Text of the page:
In 1991, the U.S. Geological Survey (USGS) began the full-scale National Water Quality Assessment (NAWQA) program. The long term goals of the NAWQA program are to describe the status of, and trends in, the quality of a large, representative part of the Nation's surface- and ground-water resources and to identify the major natural and human factors that affect the quality of these resources. In addressing these goals, the program will produce a wealth of water quality information that will be useful to policy makers and managers at the National, State, and local levels.
The NAWQA program emphasis is on regional scale water-quality problems. The program will not diminish the need for smaller scale studies. and monitoring presently designed and implemented by State, Federal, and local agencies to meet specific needs. The NAWQA program, however, will provide a framework for understanding the regional and national water-quality conditions that cannot be acquired from smallscale programs and studies.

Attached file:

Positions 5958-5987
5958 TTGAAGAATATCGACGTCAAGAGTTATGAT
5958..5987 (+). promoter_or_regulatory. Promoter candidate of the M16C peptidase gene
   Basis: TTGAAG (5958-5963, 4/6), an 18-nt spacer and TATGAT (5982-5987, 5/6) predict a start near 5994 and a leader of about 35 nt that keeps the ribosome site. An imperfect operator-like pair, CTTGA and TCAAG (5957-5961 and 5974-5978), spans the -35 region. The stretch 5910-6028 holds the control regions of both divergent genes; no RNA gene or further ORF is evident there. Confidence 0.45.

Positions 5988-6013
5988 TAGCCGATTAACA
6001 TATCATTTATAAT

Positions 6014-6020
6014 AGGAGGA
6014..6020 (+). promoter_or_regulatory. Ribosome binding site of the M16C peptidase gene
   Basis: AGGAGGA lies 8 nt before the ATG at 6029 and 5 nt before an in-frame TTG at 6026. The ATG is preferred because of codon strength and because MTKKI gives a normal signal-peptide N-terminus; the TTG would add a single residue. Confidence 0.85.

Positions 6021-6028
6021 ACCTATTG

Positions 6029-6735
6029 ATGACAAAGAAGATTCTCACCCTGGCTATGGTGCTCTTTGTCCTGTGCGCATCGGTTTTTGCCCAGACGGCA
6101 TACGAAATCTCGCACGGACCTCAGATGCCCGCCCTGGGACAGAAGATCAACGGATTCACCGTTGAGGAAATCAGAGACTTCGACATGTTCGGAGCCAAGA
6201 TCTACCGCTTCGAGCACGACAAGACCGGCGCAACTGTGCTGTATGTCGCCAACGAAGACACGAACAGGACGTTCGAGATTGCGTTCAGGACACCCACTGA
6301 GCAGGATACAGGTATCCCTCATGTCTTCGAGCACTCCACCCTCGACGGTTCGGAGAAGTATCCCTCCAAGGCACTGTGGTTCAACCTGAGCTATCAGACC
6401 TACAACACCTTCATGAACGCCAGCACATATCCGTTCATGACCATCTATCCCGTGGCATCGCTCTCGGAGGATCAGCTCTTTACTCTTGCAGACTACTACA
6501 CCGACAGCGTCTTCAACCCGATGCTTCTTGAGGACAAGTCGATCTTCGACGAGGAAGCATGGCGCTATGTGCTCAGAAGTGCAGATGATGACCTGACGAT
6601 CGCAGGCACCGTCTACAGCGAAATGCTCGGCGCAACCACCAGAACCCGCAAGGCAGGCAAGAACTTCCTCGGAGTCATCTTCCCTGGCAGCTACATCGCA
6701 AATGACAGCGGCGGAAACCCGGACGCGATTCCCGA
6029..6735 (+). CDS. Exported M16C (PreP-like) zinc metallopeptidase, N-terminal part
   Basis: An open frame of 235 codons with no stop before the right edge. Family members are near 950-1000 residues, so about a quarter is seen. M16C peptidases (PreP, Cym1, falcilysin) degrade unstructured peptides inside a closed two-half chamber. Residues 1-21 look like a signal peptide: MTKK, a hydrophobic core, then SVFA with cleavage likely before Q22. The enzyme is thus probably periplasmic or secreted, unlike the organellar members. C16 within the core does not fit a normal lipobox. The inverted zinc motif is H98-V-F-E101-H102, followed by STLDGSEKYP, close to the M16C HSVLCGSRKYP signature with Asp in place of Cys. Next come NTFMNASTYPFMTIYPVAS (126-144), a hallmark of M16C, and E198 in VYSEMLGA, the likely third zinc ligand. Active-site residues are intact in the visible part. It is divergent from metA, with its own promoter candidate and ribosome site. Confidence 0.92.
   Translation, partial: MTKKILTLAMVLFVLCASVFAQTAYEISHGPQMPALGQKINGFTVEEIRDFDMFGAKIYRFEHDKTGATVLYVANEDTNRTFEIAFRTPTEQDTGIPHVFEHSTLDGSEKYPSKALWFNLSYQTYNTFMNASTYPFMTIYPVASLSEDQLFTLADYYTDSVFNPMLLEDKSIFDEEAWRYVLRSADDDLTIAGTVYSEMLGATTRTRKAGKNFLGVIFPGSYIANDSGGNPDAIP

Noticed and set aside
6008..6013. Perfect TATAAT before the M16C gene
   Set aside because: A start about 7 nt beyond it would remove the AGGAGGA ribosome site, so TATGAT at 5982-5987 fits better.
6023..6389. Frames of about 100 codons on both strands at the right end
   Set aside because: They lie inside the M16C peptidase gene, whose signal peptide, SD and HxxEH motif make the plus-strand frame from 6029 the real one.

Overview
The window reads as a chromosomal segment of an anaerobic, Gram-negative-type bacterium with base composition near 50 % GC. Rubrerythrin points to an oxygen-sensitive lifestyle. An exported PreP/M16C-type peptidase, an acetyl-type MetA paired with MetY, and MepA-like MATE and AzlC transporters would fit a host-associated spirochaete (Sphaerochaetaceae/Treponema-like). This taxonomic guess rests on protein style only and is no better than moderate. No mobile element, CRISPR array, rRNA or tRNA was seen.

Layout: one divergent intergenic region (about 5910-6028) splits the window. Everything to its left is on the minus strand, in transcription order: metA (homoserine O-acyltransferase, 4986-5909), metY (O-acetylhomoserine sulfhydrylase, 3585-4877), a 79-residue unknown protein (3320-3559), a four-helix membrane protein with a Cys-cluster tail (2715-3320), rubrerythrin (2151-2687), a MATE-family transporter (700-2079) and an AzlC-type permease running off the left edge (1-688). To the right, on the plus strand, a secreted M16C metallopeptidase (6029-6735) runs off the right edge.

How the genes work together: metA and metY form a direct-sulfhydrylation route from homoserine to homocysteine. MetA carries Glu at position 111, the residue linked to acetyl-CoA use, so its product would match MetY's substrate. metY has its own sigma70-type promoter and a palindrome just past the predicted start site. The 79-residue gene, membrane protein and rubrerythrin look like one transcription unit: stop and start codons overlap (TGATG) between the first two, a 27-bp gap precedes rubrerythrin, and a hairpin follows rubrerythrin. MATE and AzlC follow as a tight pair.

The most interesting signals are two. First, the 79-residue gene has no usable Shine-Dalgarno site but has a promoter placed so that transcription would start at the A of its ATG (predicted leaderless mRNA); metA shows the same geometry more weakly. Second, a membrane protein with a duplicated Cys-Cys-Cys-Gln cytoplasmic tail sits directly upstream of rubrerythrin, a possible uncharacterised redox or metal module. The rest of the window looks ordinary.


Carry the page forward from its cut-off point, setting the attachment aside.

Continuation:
Study-unit investigations of 60 hydrologic systems that include parts of most major river basins and aquifer systems throughout the Nation are the building blocks of the national assessment. The 60 study units range in size from 1,000 to more than 60,000 mi2; (square miles) and include 60 to 70 percent of the Nation's population served by public water supplies. Twenty study-unit investigations were started in 1991, 20 additional investigations are starting in 1994, and 20 more are planned to start in 1997. The lower Illinois River Basin was selected by the USGS as 1 of 20 study units that will be investigated starting in 1994.